ERIC Number: ED337636
Record Type: Non-Journal
Publication Date: 1991-Aug
Building a National System for School-to-Work Transition: Lessons from Britain and Australia.
Contrasting employment, education, and training developments occurred during the 1980s in Britain and Australia. High school completion rates in Great Britain and Australia have been low in comparison to the United States, but the work pattern changed when the market for unskilled youth labor collapsed in the 1980s. Australia increased proportions of completers; Great Britain focused on employer-based training. Australian government officials withdrew job creation and employment subsidies and supported curriculum reform through policy coordination between education and labor departments. An increase in high school completers resulted. In Great Britain, an employment-based solution, the Youth Training Scheme, was favored whereas school reform was not, resulting in a low increase of school completion. The two countries differed in government coordination: British agencies followed a divergent path, whereas Australia's coordinated approach increased education participation rates. U.S. decision makers may learn more about the potential of work-based training by looking at the experience of Britain and Australia. Although employer input is important, such training should be controlled and delivered by schools and colleges rather than the employment sector. (94 references) (NLA)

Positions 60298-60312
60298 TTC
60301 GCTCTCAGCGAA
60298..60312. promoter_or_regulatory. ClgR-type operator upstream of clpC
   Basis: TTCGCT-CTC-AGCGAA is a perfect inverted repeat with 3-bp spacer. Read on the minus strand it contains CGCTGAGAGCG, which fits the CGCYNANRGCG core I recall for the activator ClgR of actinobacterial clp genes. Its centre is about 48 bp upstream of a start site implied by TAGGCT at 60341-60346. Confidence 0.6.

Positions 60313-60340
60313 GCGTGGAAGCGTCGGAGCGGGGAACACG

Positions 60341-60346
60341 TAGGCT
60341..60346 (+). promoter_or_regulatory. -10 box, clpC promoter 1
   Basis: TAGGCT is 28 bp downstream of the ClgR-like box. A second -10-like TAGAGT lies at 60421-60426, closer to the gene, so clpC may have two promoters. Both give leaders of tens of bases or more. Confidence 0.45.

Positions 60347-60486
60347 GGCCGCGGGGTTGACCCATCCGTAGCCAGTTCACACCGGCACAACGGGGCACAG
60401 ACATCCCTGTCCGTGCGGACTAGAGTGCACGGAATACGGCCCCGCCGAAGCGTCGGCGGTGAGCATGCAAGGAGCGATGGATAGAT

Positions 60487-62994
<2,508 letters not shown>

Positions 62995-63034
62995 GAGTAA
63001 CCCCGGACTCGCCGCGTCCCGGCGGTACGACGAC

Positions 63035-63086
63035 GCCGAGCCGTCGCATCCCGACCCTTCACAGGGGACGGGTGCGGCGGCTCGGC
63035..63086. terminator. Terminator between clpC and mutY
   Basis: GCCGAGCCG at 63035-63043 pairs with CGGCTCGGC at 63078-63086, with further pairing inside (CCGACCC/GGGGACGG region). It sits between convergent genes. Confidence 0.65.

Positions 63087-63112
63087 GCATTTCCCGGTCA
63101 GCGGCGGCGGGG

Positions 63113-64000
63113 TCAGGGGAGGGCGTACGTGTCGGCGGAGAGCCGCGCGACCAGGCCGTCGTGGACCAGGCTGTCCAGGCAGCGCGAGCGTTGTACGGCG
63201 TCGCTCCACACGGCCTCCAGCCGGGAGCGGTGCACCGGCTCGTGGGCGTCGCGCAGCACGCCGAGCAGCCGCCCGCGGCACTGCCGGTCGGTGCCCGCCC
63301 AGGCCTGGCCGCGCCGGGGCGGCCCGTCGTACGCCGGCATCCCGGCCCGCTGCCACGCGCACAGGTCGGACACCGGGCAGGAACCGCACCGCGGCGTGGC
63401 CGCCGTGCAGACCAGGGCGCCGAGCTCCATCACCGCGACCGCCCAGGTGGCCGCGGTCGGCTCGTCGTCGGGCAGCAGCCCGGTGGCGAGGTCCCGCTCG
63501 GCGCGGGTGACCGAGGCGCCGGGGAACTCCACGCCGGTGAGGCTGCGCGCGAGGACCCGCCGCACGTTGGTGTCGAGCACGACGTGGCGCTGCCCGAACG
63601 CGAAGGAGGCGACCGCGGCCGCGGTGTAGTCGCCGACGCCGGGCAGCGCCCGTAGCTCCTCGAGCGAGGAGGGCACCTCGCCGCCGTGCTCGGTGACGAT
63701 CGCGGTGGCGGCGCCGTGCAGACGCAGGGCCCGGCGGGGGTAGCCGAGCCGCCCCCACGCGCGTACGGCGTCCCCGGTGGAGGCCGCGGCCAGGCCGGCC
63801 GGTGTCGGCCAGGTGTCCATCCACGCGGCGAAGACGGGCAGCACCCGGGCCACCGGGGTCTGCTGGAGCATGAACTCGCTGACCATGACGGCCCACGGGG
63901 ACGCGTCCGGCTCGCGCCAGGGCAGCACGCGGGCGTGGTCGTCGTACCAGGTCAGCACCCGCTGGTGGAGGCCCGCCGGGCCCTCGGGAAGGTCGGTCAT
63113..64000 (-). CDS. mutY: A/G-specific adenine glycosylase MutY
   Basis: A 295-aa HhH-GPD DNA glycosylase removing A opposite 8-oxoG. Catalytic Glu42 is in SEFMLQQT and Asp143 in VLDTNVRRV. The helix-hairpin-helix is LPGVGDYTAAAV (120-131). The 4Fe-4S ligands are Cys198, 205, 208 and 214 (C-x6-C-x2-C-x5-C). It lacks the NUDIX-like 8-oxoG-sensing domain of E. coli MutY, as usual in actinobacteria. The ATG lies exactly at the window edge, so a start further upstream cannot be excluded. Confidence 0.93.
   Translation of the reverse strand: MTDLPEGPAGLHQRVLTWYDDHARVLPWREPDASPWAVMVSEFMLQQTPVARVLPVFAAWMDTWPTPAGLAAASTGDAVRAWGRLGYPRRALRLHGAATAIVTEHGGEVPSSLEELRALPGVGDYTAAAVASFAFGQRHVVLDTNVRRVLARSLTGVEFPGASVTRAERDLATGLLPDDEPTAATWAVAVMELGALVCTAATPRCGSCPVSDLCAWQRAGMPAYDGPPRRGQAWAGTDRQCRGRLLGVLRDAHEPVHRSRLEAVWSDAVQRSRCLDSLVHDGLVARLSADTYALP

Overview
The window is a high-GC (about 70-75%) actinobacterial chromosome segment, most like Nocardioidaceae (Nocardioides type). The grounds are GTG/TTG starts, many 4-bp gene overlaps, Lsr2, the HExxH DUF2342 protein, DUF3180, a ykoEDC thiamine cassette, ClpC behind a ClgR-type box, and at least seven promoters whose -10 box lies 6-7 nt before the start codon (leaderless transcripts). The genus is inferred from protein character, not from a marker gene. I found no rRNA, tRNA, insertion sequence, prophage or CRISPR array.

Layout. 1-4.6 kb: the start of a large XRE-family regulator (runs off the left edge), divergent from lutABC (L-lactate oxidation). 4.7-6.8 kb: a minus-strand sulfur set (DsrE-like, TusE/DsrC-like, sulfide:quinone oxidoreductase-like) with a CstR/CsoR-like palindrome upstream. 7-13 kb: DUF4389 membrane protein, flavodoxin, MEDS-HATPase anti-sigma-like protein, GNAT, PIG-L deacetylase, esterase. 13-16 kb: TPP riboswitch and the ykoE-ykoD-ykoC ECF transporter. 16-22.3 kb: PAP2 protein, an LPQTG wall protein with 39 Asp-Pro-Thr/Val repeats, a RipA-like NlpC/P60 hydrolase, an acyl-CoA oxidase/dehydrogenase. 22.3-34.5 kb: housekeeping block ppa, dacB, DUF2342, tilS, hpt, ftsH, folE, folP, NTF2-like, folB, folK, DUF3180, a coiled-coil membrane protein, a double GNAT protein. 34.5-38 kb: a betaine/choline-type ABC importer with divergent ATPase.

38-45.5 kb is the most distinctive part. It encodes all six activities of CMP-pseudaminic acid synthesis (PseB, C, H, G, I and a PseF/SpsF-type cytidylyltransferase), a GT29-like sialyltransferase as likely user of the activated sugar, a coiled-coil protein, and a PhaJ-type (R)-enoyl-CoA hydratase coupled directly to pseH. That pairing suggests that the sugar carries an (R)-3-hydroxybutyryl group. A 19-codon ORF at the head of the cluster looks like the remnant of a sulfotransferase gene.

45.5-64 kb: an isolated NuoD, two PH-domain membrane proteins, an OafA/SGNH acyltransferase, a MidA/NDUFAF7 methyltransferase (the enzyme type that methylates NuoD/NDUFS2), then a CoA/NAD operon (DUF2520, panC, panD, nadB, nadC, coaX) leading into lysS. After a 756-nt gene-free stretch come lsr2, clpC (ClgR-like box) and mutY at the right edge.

Descriptors: Case Studies, Curriculum Development, Dropout Programs, Dropout Rate, Education Work Relationship, Foreign Countries, Government Role, Government School Relationship, High Schools, Job Training, Labor Market, Labor Supply, Outcomes of Education, School Business Relationship, Youth Programs
Jobs for the Future, Inc., 48 Grove Street, Somerville, MA 02144 ($10.00).
Publication Type: Information Analyses
Education Level: N/A
Authoring Institution: Jobs for the Future, Inc., West Somerville, MA.
Identifiers - Location: Australia; United Kingdom (Great Britain)